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Feature 07th Feb 2018



London is suffering from a severe housing crisis. The UK Government describes the property market as “broken”.Costs have risen twice as fast as the incomes of Britain’s under-44s. Thousands of people are homeless or sofa surfing. Many more live in cramped, substandard living conditions. Meanwhile tens of thousands of properties lie unused for the majority of the year round. We have spent the last year researching how overseas corruption has contributed to these problems. This is what we found. Click here for the press release and full report.

UK property launders the wealth of the global corrupt

Every year billions of pounds of corrupt money enters the UK. This is money stolen from some of the most impoverished and repressed countries in the world by corrupt politicians, public officials and businesspeople.

A large amount of this illicit money flows into the London property market.

Investing in property is desirable for corrupt individuals as it provides a safe place to hide stolen wealth.

We have identified over £4.2 billion worth of properties bought by politicians and public officials with suspicious wealth.




This could be the tip of iceberg.

... and acts as a safety deposit box in times of insability

London also attracts billions of pounds of ‘crisis capital’.

Crisis capital is when large amounts of wealth flees insecurity overseas, often caused by corruption. This could be families sending money abroad to escape the chaos of the Arab Spring or Chinese officials looking to avoid the country’s anti-corruption drive.

Crisis capital includes both legal and illegal money. Our research has found that the system for preventing illegal money entering the property market is not working and needs to be reformed.

Hundreds of billions of pounds has fled Russia and China in recent years. Much of this money has been invested in London property.

Developers are becoming reliant on investment from those seeking to move their assets out of high corruption risk jurisdictions. By doing so they are exposing themselves to heightened money laundering risk.

We used Land Registry data to analyse who was buying apartments in 14 landmark London developments.

Across the 14 developments around 80 per cent of apartments were being sold to overseas investors. 40 per cent of investors came from countries with a high corruption risk or were companies registered in a ‘secrecy haven’.

Secrecy havens do not publish the details of companies registered there or who really owns them. ‘Anonymous’ companies registered in secrecy havens are often used by corrupt individuals looking to launder illicit wealth.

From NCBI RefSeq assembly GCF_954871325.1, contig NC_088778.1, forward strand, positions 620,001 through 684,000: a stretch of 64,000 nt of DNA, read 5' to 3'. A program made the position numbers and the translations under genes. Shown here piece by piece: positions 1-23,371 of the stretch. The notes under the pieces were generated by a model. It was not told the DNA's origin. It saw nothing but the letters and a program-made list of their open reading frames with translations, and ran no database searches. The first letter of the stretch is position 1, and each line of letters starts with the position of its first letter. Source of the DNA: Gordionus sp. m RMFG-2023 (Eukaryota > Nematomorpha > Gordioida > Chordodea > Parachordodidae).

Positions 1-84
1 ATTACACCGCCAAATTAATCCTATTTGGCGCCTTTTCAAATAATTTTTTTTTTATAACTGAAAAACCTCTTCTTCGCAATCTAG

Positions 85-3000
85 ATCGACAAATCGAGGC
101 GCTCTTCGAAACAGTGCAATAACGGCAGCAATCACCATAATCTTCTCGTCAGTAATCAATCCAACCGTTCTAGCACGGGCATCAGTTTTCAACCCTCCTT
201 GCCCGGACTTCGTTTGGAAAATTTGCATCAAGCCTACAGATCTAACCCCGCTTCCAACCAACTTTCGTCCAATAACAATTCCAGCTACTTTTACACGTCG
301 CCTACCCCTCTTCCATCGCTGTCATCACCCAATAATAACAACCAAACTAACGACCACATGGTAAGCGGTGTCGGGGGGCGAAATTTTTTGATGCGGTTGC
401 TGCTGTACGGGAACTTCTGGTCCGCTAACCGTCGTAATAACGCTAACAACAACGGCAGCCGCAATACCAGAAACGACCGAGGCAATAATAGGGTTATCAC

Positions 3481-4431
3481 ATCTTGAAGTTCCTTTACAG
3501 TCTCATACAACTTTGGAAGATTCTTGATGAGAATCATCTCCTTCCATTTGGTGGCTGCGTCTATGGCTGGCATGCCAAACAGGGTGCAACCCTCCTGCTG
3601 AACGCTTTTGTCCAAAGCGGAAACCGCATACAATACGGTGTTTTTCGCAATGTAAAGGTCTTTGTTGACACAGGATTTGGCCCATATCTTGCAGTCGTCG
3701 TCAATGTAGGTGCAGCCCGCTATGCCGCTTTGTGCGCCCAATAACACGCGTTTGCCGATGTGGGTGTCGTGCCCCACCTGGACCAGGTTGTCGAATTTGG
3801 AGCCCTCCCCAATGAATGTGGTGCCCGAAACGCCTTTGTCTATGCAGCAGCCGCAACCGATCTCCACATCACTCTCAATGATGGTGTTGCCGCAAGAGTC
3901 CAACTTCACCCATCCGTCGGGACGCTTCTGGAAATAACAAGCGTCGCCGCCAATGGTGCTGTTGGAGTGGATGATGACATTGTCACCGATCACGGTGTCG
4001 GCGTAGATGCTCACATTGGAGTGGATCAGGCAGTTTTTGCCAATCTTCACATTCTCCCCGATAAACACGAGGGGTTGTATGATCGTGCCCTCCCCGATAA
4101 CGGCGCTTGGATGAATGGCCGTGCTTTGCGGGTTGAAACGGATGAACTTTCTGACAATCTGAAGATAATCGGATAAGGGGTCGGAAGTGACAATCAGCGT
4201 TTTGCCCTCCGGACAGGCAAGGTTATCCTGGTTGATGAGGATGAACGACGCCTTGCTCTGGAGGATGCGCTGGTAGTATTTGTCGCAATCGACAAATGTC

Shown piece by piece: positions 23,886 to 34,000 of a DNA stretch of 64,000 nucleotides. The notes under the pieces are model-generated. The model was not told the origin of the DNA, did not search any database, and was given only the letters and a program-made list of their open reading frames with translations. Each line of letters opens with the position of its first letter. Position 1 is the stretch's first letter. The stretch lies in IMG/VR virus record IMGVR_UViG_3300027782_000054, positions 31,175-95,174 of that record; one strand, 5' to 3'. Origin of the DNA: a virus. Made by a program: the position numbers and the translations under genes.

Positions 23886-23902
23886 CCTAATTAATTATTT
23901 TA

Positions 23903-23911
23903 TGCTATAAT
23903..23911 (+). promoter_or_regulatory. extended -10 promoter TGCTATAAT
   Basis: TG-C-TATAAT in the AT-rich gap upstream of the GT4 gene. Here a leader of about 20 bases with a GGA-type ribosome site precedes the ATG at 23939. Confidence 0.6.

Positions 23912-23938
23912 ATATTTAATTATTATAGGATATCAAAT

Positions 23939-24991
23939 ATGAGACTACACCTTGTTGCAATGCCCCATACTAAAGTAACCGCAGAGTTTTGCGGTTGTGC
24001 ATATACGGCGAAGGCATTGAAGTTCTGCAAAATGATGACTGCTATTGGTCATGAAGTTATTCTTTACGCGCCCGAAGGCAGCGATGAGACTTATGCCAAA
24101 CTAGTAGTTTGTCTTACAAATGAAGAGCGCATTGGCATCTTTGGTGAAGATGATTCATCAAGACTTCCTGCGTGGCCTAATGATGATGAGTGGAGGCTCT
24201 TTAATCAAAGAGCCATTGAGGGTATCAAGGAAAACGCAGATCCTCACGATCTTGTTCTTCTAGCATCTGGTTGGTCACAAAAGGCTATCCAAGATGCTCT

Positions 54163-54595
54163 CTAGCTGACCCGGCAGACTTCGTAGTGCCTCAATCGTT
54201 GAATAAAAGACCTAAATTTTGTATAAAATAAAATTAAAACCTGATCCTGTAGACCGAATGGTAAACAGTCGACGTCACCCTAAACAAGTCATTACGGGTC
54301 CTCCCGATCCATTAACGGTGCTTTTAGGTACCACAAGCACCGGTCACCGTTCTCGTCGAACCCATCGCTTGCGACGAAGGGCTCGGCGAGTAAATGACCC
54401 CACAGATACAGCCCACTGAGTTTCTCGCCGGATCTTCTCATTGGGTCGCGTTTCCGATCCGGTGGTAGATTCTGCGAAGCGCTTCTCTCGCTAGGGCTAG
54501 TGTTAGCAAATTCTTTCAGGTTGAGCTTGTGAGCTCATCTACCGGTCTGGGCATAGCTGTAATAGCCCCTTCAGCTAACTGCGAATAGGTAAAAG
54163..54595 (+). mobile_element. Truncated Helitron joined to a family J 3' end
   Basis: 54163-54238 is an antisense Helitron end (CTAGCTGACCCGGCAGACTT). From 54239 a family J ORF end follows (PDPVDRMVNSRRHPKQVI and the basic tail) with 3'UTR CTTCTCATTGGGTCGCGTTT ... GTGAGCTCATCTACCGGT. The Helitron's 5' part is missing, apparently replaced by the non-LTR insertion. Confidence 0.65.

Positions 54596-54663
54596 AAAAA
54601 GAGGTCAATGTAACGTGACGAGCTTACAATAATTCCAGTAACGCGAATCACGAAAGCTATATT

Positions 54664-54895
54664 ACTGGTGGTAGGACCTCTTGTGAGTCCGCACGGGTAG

In a survey of Londoners, we found that more than one in five people thought overseas investors bought London property in order to launder money.

Our survey showed over 70 per cent of people thought it was unacceptable to hide the real owners of companies through the use of anonymous companies.

More details on each of the developments can be seen on the map below:

The scale of these investments is large, which may be distorting developers priorities.

Our research also found that corruption overseas could be having a direct impact on house prices in parts of London.

A recent academic study identified that in times of global uncertainty house prices in certain parts of London increase due to higher demand.

For example in October 2012, following the Arab Spring – an event in which corruption played a key role – investors from the Middle-East spent 50 per cent more on London property than they had done the previous year.

Our survey showed that over half of respondents believed “rich people from overseas buying top-end London property as an investment” was a leading cause of rising house prices.

There is emerging evidence that investments in luxury Central London property could be having an impact on the wider market. This is called ‘the ripple effect’.

The ripple effect explained:

1) International buyers purchase prime property in London’s most exclusive neighbourhoods

2) Existing residents from these areas feel pushed out by international demand and start to move to surrounding areas

3) As demand for homes in surrounding areas increases, prices start to rise, making future buyers start to look further out of Central London to more affordable areas

4) This in turn increases demand in outer London areas, which leads to increasing prices

5) Eventually London house prices become too expensive for many first-time buyers leading them to purchase homes outside of London

In our survey, half of 25 to 49 year-olds said they had seriously considered moving out of London due to the cost of housing. These perceptions are shaping behaviour. In the past five years people in their 30s moving out of London has increased 50 per cent.